More About that Chicago Vacant Buildings Ordinance


In August I wrote about an amendment to a Chicago vacant buildings ordinance that I thought (and I was one of many) was crazy, despite being sympathetic to the plight resulting from the city’s blight. The City of Chicago subsequently passed a less onerous, yet still problematic, vacant buildings ordinance effective as of November 19, 2011.

In a nutshell, the ordinance requires mortgagees to pay registration fees for vacant residential properties, requires monthly inspections of mortgaged properties to determine vacancy status and imposes maintenance requirements on mortgagees, as if such mortgagees were property owners, even when such mortgagees do not own the property because they have not yet foreclosed on the related mortgage loan and therefore have not obtained title to the related property. Fines and penalties of up to $1000 per day could be imposed for failure to comply with the ordinance.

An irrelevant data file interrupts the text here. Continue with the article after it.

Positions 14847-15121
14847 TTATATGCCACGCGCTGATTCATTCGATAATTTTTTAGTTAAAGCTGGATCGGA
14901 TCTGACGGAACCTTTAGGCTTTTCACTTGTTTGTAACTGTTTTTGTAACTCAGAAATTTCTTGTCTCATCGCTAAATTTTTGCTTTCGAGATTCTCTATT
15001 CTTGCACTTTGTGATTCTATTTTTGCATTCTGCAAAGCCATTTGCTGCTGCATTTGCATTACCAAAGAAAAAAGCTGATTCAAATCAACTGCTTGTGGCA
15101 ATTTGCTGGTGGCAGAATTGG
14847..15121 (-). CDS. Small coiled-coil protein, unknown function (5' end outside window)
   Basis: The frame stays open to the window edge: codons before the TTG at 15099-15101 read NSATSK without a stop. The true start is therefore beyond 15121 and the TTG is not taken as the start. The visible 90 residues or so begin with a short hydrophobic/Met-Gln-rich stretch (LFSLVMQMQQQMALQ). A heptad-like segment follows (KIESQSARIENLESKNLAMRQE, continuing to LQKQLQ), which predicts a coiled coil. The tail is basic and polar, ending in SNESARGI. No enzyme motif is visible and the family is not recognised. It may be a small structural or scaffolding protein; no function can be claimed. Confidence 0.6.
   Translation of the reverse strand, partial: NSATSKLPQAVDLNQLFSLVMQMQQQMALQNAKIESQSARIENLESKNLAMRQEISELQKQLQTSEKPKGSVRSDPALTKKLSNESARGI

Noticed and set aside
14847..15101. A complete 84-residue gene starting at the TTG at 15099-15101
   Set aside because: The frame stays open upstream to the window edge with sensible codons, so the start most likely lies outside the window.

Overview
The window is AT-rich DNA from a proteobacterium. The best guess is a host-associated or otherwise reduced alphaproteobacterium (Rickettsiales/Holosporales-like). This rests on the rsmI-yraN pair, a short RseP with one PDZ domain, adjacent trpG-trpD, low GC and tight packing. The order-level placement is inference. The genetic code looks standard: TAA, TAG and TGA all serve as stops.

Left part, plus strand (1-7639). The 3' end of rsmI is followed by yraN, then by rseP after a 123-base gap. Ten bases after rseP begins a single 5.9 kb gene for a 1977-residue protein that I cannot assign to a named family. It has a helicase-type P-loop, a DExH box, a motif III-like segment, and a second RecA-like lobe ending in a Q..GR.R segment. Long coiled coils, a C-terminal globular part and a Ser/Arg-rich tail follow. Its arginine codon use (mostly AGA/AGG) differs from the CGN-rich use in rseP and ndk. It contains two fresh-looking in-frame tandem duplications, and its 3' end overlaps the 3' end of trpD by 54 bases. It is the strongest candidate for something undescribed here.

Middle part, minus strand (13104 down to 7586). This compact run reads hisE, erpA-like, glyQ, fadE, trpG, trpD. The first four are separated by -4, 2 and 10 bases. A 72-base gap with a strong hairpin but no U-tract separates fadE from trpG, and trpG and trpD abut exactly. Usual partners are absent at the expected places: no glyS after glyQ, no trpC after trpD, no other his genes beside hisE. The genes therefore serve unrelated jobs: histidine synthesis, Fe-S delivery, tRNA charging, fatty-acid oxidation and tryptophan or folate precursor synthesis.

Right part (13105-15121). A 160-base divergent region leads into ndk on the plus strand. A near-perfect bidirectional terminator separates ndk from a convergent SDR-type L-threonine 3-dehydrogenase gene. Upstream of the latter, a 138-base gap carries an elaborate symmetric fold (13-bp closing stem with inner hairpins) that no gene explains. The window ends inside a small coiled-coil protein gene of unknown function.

On December 12, the Federal Housing Finance Agency (FHFA), on its own behalf and as conservator of Fannie Mae and Freddie Mac (the GSEs), filed a complaint against the City of Chicago seeking a declaratory judgment and to enjoin enforcement of the ordinance against the GSEs and the FHFA, as conservator.

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DISCLAIMER: Because of the generality of this update, the information provided herein may not be applicable in all situations and should not be acted upon without specific legal advice based on particular situations.

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